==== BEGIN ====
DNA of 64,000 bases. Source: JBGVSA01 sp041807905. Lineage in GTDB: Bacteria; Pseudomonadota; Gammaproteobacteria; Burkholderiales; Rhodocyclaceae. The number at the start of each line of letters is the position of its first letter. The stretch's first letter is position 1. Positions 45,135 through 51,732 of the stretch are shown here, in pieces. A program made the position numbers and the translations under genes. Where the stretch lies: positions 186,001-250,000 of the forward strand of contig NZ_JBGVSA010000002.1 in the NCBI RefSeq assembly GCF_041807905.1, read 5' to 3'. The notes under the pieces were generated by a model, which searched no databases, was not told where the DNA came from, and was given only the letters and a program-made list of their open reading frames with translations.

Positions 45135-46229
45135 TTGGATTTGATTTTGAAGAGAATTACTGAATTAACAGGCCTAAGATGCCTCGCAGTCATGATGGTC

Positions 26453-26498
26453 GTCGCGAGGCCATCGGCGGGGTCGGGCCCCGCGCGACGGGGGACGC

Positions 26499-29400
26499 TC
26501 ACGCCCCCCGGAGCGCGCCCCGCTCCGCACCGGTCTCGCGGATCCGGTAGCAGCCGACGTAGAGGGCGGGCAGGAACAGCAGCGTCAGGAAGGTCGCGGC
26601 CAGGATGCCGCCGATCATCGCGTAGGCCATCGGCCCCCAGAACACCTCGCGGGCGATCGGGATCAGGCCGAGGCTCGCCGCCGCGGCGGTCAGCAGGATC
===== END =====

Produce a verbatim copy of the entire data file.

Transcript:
DNA of 64,000 bases. Source: JBGVSA01 sp041807905. Lineage in GTDB: Bacteria; Pseudomonadota; Gammaproteobacteria; Burkholderiales; Rhodocyclaceae. The number at the start of each line of letters is the position of its first letter. The stretch's first letter is position 1. Positions 45,135 through 51,732 of the stretch are shown here, in pieces. A program made the position numbers and the translations under genes. Where the stretch lies: positions 186,001-250,000 of the forward strand of contig NZ_JBGVSA010000002.1 in the NCBI RefSeq assembly GCF_041807905.1, read 5' to 3'. The notes under the pieces were generated by a model, which searched no databases, was not told where the DNA came from, and was given only the letters and a program-made list of their open reading frames with translations.

Positions 45135-46229
45135 TTGGATTTGATTTTGAAGAGAATTACTGAATTAACAGGCCTAAGATGCCTCGCAGTCATGATGGTC

Positions 26453-26498
26453 GTCGCGAGGCCATCGGCGGGGTCGGGCCCCGCGCGACGGGGGACGC

Positions 26499-29400
26499 TC
26501 ACGCCCCCCGGAGCGCGCCCCGCTCCGCACCGGTCTCGCGGATCCGGTAGCAGCCGACGTAGAGGGCGGGCAGGAACAGCAGCGTCAGGAAGGTCGCGGC
26601 CAGGATGCCGCCGATCATCGCGTAGGCCATCGGCCCCCAGAACACCTCGCGGGCGATCGGGATCAGGCCGAGGCTCGCCGCCGCGGCGGTCAGCAGGATC